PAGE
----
Human Security, Forced Migration and Humanitarian Action

Lecture, Seminar
Lecturer(s) Maria Pisani
  • Course description

    This study-unit will comprise of a series of lectures that will explore a range of social science perspectives on the core issues related to the study of forced migration and provide a thematic analysis of debates related to forced migration. Highlighting the link between theory and practice, with an emphasis on praxis, the lectures will include empirical case studies as a tool for providing the space for critical engagement and reflexivity. The study-unit will also include national and international perspectives (including for example policy development, national and personal security, personal narratives) in relation to the field of forced migration and forced migrants.
  • Learning outcomes

    1. Knowledge & Understanding:
    By the end of the study-unit the student will be able to:
    - Understand the field of forced migration and understand the link between theory and policy issues in forced migration;
    - Situate the study of forced migration within the discipline of international relations;
    - Critically engage with the concept of ‘human security’ within the context of forced migration;
    - Understand the institutional response to forced migration and how practice has developed and continues to evolve;
    - Understand forced migration as a lived experience.
    2. Skills:
    By the end of the study-unit the student will be able to:
    - Engage in a debate on theories of forced migration and relate to policy development;
    - Engage directly and competently with practitioners in the field of forced migration and humanitarian action;
    - Reflect on the gap between theory and current practice in forced migration and humanitarian action.
  • Teaching and learning methodology

    The aims of the study-unit are to:
    - Provide students with a foundation for developing critical insight into the field of forced migration, and consider its theoretical contributions to the study of International Relations, with a special focus on human security and humanitarian action;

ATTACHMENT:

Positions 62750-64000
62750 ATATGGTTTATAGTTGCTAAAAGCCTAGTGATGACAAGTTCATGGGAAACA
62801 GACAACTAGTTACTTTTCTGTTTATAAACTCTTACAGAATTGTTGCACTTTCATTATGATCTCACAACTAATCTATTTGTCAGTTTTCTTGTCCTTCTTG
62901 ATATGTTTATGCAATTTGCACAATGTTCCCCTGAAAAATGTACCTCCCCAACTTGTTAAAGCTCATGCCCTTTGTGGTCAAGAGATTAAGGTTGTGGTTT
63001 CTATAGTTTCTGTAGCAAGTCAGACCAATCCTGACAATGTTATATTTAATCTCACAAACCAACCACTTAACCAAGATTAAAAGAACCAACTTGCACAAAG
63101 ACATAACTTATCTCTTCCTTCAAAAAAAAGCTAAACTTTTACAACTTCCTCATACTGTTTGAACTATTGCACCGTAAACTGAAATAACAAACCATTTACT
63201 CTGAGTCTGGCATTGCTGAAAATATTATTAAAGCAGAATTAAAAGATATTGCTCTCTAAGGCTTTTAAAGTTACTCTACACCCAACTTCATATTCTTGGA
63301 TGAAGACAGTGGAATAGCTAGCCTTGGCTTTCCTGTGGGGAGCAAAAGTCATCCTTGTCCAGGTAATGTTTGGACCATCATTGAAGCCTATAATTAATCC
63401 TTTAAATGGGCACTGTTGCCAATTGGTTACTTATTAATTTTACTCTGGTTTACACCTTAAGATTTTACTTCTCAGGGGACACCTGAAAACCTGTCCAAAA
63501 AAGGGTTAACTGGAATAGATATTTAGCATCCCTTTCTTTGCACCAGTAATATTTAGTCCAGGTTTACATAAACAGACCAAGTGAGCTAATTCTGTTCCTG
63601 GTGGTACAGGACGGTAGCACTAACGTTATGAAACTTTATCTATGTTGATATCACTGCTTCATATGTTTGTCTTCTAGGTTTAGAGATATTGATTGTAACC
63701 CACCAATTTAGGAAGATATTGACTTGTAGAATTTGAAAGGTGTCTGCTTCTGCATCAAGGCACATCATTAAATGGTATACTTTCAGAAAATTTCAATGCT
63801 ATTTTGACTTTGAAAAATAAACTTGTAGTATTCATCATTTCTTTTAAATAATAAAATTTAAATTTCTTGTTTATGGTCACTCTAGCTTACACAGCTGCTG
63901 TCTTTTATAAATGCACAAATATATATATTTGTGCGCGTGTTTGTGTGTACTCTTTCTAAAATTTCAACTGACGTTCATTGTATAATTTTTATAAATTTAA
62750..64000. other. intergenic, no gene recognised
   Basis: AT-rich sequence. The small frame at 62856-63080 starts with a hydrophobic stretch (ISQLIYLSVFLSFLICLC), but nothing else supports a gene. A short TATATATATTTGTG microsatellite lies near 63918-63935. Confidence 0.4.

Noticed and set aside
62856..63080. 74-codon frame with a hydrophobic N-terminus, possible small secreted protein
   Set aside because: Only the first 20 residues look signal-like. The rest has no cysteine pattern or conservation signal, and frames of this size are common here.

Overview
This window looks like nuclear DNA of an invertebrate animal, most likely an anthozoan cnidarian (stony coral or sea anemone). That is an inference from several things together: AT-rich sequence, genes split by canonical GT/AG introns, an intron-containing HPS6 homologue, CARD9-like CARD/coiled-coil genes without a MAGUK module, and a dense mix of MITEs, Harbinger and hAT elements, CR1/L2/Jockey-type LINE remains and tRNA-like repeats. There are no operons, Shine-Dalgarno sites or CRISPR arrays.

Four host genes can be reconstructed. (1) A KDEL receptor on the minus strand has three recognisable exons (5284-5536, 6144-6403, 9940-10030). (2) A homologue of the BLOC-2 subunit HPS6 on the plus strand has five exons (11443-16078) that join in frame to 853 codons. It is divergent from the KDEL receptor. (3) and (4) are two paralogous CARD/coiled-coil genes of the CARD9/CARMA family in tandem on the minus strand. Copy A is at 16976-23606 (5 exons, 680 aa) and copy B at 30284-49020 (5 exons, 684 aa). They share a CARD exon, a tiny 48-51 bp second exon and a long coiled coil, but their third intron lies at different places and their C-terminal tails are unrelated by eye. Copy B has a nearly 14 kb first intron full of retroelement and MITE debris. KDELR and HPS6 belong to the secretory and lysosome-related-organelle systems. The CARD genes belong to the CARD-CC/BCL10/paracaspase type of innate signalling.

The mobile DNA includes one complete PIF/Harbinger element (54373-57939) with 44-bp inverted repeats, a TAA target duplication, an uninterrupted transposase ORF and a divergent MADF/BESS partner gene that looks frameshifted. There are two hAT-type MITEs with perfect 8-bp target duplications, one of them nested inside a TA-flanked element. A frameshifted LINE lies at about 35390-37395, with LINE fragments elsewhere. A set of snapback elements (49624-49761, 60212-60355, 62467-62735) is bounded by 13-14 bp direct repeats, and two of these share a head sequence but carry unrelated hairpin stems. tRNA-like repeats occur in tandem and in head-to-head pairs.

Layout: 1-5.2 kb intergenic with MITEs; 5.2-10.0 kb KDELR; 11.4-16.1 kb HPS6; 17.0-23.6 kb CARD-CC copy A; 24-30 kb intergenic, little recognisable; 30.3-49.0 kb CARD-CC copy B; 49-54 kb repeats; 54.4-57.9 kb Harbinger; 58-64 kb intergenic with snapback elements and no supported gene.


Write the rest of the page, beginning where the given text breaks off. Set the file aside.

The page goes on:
- Provide a thematic analysis of debates related to forced migration, including inter alia asylum, protection and durable solutions, the UNHCR mandate, mixed flows, humanitarian action;
    - Look at the geopolitics of ‘illegal’ immigration, the impact of restrictive immigration policies in the EU, and reflection on local policy development and practice;
    - Consider the institutional response to forced migration and explore the humanitarian function of IOs, INGOs and NGOs in protecting refugees and IDPs;
    - Provide students with a ‘bottom up’ perspective, with an emphasis on the lived experiences of ‘refugees’ and the forced migratory experience;
    - Provide students with a space to consider, and give importance to the ‘refugee’ experience, and to critically engage with the victim/agent dichotomy.
  • Assessment methods and criteria

    Assignment: 100% weight, resit availability present
  • Required readings

    Main Text/s:
    - Anderson, B., & Andrijasevic, R. (2008). Sex, slaves and citizens:the politics of anti-trafficking. Soundings (40) , 135-145
    - Betts, A. (2009). Forced Migration and Global Politics. Sussex: Wiley-Blackwell
    - Castles, C., & Miller, M. (2003). The Age of Migration: International Population Movements inthe Modern world. Hampshire: Palgrave Macmillan
    - Castles, S. (2003 Vol. 77). Towards a Sociology of Forced Migration and Social Transformation. Sociology , 13-34
    - Frost, M. (2003). Thinking ethically about refugees: a case for the transformation of global governance. In E. Newman, & J. van Selm, Refugees and Forced Displacement: international Security, Human Vulnerability, and the State (pp. 109-`129). Tokyo: United Nations University Press
    - Gerard, A., & Pickering, S. (2012). The Crime and Punishment of Somali Women’s Extra-Legal Arrival in Malta. British Journal of Criminology
    - Koser, K. (2005). Irregular migration, state security and human security. London: GCIM
    - Pisani, M. (2011). There's an elephant in the room, and she's 'rejected' and black: observations on rejected female asylum seekers from sub-Saharan Africa in Malta. Open Citizenship, Spring , 24-51
    - Van Hear, N., & McDowell, C. (2006). Catching fire:containing forced migration in a volatile world. Lanham: Lexington Books
    - Xuereb, P. G. (2012). Migration and Asylum in Malta and the European Union: Rights and Realities. Malta: Malta University Press.
    Supplementary readings:
    - UNHCR. The State of the World’s Refugees: In Search of Solidarity. 2012. Geneva: UNHCR.

Last updated: 16 January 2018

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